Experimental Injury Biomechanics of the Pediatric Thorax and Abdomen

  • Richard Kent
  • Johan Ivarsson
  • Matthew R. Maltese


Motor vehicle crashes are the leading cause of death and injury for children in the United States. Pediatric anthropomorphic test devices (ATD) and computational models are important tools for the evaluation and optimization of automotive restraint systems for child occupants. The thorax interacts with the restraints within the vehicle, and any thoracic model must mimic this interaction in a biofidelic manner to ensure that restraint designs protect humans as intended. To define thoracic biofidelity for adults, Kroell et al. (1974) conducted blunt impacts to the thoraces of adult postmortem human subjects (PMHS), which have formed the basis for biofidelity standards for modern adult ATD thoraces (Mertz et al. 1989). The paucity of pediatric PMHS for impact research led to the development of pediatric model biofidelity requirements through scaling. Geometric scale factors and elastic moduli of skull and long bone have been used to scale the adult thoracic biofidelity responses to the 3-, 6-, and 10-year-old child (Irwin and Mertz 1997; Mertz et al. 2001; van Ratingen et al. 1997). There is currently a need for data that apply to the child without scaling, both for validation of scaling methods used in the past and to confirm the validity of the specifications currently used to develop models of the child.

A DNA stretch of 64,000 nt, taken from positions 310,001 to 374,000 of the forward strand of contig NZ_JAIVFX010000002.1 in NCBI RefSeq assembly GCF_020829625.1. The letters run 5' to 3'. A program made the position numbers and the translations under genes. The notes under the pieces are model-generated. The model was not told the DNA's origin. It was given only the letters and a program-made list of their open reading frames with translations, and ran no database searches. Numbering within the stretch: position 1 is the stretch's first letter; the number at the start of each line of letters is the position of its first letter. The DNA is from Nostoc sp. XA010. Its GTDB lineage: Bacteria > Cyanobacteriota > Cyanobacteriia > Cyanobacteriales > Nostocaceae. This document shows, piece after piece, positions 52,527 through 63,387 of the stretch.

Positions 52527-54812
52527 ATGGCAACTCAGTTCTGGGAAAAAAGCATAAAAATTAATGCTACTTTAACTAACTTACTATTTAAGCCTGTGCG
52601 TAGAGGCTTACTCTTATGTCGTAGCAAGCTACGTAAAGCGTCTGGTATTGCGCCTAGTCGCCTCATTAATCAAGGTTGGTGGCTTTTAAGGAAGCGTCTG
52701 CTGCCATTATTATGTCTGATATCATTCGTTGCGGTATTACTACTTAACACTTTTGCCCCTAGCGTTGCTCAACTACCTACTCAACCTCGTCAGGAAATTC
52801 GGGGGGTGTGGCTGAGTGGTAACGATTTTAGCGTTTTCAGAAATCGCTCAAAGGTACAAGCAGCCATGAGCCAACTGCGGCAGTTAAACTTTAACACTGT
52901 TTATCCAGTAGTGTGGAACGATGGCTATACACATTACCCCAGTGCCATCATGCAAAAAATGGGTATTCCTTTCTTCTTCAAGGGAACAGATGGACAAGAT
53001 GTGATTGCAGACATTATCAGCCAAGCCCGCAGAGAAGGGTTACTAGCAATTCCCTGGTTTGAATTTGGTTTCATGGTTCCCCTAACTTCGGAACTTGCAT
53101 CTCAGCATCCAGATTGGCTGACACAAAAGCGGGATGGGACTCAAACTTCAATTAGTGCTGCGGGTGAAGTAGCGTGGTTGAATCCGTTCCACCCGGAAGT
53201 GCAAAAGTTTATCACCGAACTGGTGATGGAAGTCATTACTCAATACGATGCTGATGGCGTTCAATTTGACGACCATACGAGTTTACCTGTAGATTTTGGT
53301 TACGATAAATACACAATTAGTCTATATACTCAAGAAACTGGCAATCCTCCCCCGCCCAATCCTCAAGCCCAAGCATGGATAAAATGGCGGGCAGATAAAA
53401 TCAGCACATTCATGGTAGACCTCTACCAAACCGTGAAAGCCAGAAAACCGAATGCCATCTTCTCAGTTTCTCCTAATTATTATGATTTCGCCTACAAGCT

Strain Energy Density Costal Cartilage Impact Speed Transpulmonary Pressure Booster Seat 
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© Springer Science+Business Media, LLC 2013

Authors and Affiliations

  • Richard Kent
    • 1
  • Johan Ivarsson
    • 2
  • Matthew R. Maltese
    • 3
  1. 1.Center for Applied BiomechanicsUniversity of VirginiaCharlottesvilleUSA
  2. 2.Biomechanics PracticeExponent, Inc.PhoenixUSA
  3. 3.Children’s Hospital of PhiladelphiaPhiladelphiaUSA

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